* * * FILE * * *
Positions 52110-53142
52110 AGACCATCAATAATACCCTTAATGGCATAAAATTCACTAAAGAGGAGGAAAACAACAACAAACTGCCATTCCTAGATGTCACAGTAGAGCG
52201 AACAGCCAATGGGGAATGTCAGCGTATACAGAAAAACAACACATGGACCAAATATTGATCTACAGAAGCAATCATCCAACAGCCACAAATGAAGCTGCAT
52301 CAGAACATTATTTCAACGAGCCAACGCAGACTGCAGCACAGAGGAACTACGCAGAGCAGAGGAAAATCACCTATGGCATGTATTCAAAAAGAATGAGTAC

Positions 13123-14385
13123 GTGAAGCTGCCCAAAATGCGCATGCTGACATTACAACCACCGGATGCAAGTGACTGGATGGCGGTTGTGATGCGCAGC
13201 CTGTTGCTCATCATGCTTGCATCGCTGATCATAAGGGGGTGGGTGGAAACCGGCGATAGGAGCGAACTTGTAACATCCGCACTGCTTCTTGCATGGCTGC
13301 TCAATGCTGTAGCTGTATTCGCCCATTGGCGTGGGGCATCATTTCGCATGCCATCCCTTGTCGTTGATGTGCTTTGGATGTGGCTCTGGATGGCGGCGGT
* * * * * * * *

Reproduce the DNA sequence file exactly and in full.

Positions 52110-53142
52110 AGACCATCAATAATACCCTTAATGGCATAAAATTCACTAAAGAGGAGGAAAACAACAACAAACTGCCATTCCTAGATGTCACAGTAGAGCG
52201 AACAGCCAATGGGGAATGTCAGCGTATACAGAAAAACAACACATGGACCAAATATTGATCTACAGAAGCAATCATCCAACAGCCACAAATGAAGCTGCAT
52301 CAGAACATTATTTCAACGAGCCAACGCAGACTGCAGCACAGAGGAACTACGCAGAGCAGAGGAAAATCACCTATGGCATGTATTCAAAAAGAATGAGTAC

Positions 13123-14385
13123 GTGAAGCTGCCCAAAATGCGCATGCTGACATTACAACCACCGGATGCAAGTGACTGGATGGCGGTTGTGATGCGCAGC
13201 CTGTTGCTCATCATGCTTGCATCGCTGATCATAAGGGGGTGGGTGGAAACCGGCGATAGGAGCGAACTTGTAACATCCGCACTGCTTCTTGCATGGCTGC
13301 TCAATGCTGTAGCTGTATTCGCCCATTGGCGTGGGGCATCATTTCGCATGCCATCCCTTGTCGTTGATGTGCTTTGGATGTGGCTCTGGATGGCGGCGGT